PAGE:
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AWRIGHT DEN: Passport section


AWRIGHT DEN: Passport section

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LAST WEEK I WENT to the Passport Section of the Immigration Department to apply for a passport for one of my daughters. The entire process lasted two hours and I used the time to make some observations and recommendations.

1. Lack of information

Probably more than 50 per cent of applicants had to leave to get their birth, marriage or divorce certificates, citizenship documents or ID cards photocopied. Interestingly enough, the week before I had an appointment and when I arrived, I didn’t have any photocopies and I didn’t have my daughter with me. As a result, I had to return.

The immigration website does state at the bottom right-hand section of the “How do I apply for a passport?” page, that “originals and photocopies of documents must be submitted”, and “minors must accompany parents for passport applications”.

Since so many persons arrived to their appointments (including me) not having fulfilled the above, I analysed the process and believe I have found a possible cause: Reminders and instructions missing from the downloadable application form.

Although an individual may have read the information on the website and downloaded the application form, there could be days, even weeks, before the scheduled appointment. Applicants would generally refer to instructions on the front page of the application form for guidance rather than revisit the website.

Nowhere on the application form or the website does it specifically state that applicants must photocopy their ID cards and those of their children if applying on their behalf.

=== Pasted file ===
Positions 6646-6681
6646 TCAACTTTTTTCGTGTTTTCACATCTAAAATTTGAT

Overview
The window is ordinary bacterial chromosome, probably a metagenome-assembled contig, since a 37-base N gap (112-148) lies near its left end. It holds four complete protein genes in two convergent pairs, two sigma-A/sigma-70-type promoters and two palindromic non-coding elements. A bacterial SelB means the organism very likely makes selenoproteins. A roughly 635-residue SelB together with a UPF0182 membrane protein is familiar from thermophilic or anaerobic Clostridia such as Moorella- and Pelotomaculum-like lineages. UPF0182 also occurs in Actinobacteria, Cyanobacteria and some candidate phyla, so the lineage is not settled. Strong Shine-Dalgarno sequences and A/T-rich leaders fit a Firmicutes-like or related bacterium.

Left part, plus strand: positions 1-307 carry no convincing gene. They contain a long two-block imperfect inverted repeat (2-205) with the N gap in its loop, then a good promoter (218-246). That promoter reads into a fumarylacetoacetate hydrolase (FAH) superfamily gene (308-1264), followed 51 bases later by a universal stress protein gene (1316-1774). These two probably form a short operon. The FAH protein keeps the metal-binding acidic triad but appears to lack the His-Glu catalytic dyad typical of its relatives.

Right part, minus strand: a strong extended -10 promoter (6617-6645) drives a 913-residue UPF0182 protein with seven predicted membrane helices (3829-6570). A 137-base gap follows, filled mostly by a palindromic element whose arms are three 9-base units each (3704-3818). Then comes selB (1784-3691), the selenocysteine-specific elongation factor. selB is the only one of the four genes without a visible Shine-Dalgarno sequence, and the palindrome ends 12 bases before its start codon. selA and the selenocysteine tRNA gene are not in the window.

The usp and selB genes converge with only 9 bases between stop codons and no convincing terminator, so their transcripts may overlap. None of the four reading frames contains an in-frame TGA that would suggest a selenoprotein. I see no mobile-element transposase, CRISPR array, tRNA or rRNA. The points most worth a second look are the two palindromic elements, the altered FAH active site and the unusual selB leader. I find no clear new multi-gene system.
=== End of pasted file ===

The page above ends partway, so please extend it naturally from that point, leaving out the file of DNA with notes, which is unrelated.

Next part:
Update the application form information page to give a reminder to walk with photocopies of all documents, including of ID cards and to have minors accompany their parents.

2. Photocopying services

I understand that businesses need to make profits but where profit margins are ridiculously large, especially as a result of abusing a situation, something needs to be done.

People who arrive without the photocopied documents or ID cards go to a nearby photo company to get the job done. People can talk what they like about the cost of convenience but charging people $2 per photocopy on plain paper is not right given that the market price is around 35 cents. That is a 471 per cent price mark-up. One person had to pay $4 to get an ID card copied: one page for the front and one for the back. Ridiculous!


The Immigration Department should invest in a photocopying machine and charge a reasonable fee to have applicants’ documents photocopied. The department would have a competitive advantage given that applicants wouldn’t have to leave the department or building and the price would be significantly less. The money accumulated could be used to maintain the printing service.

3. Other locations

I am one who fully appreciates and utilises the facilities in Warrens to conduct business relating to the Government. I believe there is need for at least one other location where the Immigration Department can function from. I don’t know if there is additional space in any of the buildings in the Warrens area but it is something I believe should be considered.

4. Public safety

At 0830 hrs, I arrived outside the department with my daughter, only to be greeted with a “crowd” of individuals standing outside the entrance, while others waited across the road. I understand why people queue in this area but from a road safety perspective, it isn’t a wise place to stand.

Any motorist who encounters any difficulty or lapses in judgement while exiting from Wharf Road on to Parry Street, could easily injure or kill someone waiting at the entrance of the Immigration Department.


People should wait elsewhere and bollards installed at the entrance to the building.

• Corey Worrell, a former Commonwealth youth ambassador, is director of C2J Foundation Inc., a project-based NGO focusing on social development. Email: [email protected]